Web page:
The Figures show only one vent port 36. However, more two-way vent ports or one-way valves could be used, but one is typically adequate.
In use, end 34 of connecting tube 24 is fit over portion 26 of slender tip 20 to form the air-tight seal above score mark 22, and a predetermined volume of a liquid to be diluted is drawn up and captured by capillary attraction by introducing a tip portion of the self-filling tube into the liquid. Vent port 36 allows air to escape from within tubular body 14 as tube 16 fills with the liquid, and thereby prevents air pressure build-up that would preclude the drawing up of the predetermined volume. When the predetermined volume is provided by the entire length of tube 16 being self-filled, tube 16 is conveniently oriented almost horizontally for a very short time, with the requisite time for self-filling depending upon factors such as the internal diameter and length of the self-filling tube. Other orientations of the tube could be appropriate if it is desired to allow tube 16 to self-fill incompletely. When completely filling tube 16, the connecting tube is preferably transparent or translucent so as to allow for visual observation of complete filling of upper end 30 of tube 16. Another way of providing for visual observation of complete filling is to use port 36 also as an inspection port, when port 36 is of sufficiently large diameter to serve this additional function.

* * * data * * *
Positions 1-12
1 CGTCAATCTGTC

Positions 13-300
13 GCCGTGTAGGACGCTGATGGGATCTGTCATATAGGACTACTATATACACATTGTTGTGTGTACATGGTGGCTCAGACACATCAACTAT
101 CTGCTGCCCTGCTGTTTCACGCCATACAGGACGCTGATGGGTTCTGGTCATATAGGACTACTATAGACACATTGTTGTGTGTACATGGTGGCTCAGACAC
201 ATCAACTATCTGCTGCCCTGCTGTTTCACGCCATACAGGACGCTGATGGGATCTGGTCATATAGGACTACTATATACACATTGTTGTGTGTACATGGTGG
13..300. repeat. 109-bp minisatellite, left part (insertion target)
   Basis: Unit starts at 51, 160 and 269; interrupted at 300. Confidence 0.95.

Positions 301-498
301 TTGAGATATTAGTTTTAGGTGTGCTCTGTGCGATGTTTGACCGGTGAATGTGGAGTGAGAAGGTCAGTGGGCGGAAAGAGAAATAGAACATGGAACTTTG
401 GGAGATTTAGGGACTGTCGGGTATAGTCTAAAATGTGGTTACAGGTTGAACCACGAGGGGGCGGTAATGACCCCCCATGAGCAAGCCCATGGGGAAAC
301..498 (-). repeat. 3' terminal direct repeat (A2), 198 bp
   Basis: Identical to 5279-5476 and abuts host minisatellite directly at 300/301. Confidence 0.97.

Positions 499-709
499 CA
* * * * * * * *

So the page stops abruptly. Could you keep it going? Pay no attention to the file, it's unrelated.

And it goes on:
After self-filled tube 16 has been withdrawn from contact with the liquid to be diluted, and tube 16 and at least the portion of connecting tube 24 having port 36 have been inserted into a diluent, a vacuum is applied to tubular body 14 from pre-evacuated container 12 to cause the diluent to quantitatively flush the predetermined volume of liquid drawn up and captured by the self-filling tube into the container, and furthermore to effect a predetermined dilution of the captured liquid. By "vacuum" is meant that most or all of the air or gas has been removed from container 12. The vacuum is applied by breaking frangible tip 20 by finger pressure exerted through tubular wall 28 of the connecting tube. Port 36 is maintained below the upper surface of the diluent to insure that no air is drawn into container 12 in lieu of diluent. As an alternative to maintaining port 36 submerged in the diluent, port 36 could be closed off as by pressing a finger over the port after the frangible tip has been broken, until all diluent has been drawn into container 12.
Alternatively, use of the device of the invention could be modified as in the below-described manner. One could form the air-tight seal between the evacuated container and the connecting tube after inserting the self-filled tube in the diluent, rather than forming the seal at the outset. When the device of the present invention is used in this manner, the two-way vent port prevents pressure build-up within the hollow tubular body that would overcome the liquid capturing capability of the self-filling tube and thereby expel any of the drawn up liquid from the self-filling tube.